A recent study has shown that anxiety and depression in women could be connected to a lower chance of becoming pregnant through in vitro fertilization (IVF).
The study that began in 2007, included more than 23,000 women in Sweden who underwent IVF. Only over 4 percent of these women were diagnosed with depression or anxiety in the two years leading to the IVF, and/or were prescribed an antidepressant in the six months before undergoing the treatment.
The study found that women with depression or anxiety who underwent their first in vitro fertilization treatment had lower rates of pregnancy and live birth rates compared to women who did not live with these conditions or take antidepressants before starting the IVF study.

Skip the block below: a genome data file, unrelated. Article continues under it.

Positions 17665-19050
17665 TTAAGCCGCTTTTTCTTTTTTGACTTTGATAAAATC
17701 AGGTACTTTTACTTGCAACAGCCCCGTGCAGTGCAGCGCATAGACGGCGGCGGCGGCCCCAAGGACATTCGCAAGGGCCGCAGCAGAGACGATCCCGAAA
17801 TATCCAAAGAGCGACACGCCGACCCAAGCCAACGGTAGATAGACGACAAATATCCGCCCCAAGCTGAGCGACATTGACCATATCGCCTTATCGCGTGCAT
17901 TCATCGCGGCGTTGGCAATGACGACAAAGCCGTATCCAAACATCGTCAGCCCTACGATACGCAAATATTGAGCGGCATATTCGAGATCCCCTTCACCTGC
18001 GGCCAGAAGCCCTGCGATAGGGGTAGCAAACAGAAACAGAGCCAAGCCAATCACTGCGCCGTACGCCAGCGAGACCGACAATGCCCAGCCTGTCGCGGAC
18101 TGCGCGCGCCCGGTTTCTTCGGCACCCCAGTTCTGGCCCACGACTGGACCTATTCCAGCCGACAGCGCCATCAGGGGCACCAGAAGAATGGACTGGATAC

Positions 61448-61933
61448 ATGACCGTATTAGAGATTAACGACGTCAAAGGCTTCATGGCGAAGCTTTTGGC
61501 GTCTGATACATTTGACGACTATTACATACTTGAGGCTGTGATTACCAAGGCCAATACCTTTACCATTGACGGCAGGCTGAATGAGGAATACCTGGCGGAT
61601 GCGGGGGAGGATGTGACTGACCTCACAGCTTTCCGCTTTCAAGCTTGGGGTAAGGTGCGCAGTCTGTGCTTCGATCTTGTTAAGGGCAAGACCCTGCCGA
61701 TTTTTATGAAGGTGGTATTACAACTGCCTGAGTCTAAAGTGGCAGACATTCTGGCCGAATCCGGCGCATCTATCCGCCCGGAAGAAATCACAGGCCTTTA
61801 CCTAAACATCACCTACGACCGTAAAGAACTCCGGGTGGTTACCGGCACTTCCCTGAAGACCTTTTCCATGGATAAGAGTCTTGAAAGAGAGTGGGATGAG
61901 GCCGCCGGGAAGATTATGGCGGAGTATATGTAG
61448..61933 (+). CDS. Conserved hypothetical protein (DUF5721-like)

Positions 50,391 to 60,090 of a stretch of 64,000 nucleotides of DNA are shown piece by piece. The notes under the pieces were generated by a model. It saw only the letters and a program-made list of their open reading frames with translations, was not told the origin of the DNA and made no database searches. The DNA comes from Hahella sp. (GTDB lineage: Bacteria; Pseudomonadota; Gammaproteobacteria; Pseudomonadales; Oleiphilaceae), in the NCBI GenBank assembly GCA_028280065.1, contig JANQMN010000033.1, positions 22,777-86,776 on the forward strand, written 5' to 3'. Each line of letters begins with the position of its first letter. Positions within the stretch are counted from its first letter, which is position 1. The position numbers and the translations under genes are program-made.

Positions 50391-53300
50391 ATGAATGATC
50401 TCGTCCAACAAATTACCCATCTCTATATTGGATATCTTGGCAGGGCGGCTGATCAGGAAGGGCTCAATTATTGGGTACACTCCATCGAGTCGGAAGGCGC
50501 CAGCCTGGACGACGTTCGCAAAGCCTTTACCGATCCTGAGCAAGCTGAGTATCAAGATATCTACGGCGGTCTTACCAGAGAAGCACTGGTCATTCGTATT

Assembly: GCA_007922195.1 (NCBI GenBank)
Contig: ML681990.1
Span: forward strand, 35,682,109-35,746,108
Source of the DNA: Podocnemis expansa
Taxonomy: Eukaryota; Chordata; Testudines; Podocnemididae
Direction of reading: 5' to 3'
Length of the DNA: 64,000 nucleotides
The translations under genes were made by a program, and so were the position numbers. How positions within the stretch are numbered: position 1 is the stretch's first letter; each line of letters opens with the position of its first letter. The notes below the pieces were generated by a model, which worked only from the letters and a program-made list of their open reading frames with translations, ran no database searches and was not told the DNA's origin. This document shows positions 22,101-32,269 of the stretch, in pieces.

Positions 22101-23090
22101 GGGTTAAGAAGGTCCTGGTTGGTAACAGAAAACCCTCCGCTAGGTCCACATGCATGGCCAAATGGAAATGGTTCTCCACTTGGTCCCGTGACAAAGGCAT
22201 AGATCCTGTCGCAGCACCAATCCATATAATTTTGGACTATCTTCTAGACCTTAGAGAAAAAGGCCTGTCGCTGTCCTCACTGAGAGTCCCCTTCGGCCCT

Additionally, women who were diagnosed with either disorder, who did not take antidepressants had even lower chances of having a live birth or becoming pregnant.
The study’s findings were recently published in the journal Fertility & Sterility.
Anastasia Nyman Iliadou, the principal investigator of this study, stated, “Taken together, these results indicate that the depression and anxiety diagnoses may be the underlying factor leading to lower pregnancy and live birth rates in these women.”
However, since it was not a randomized study, the results do not entirely prove a precise connection between the diagnosis and fertility. Lifestyle and genetic factors could also play a role in the results.
Are you interested in Women’s Health or Depression & Anxiety research study? Contact Segal Institute at 1-877-SEGAL-88 to see if you if you qualify! OR visit http://studies.segaltrials.com/studies/womens-health-general-medicine-studies/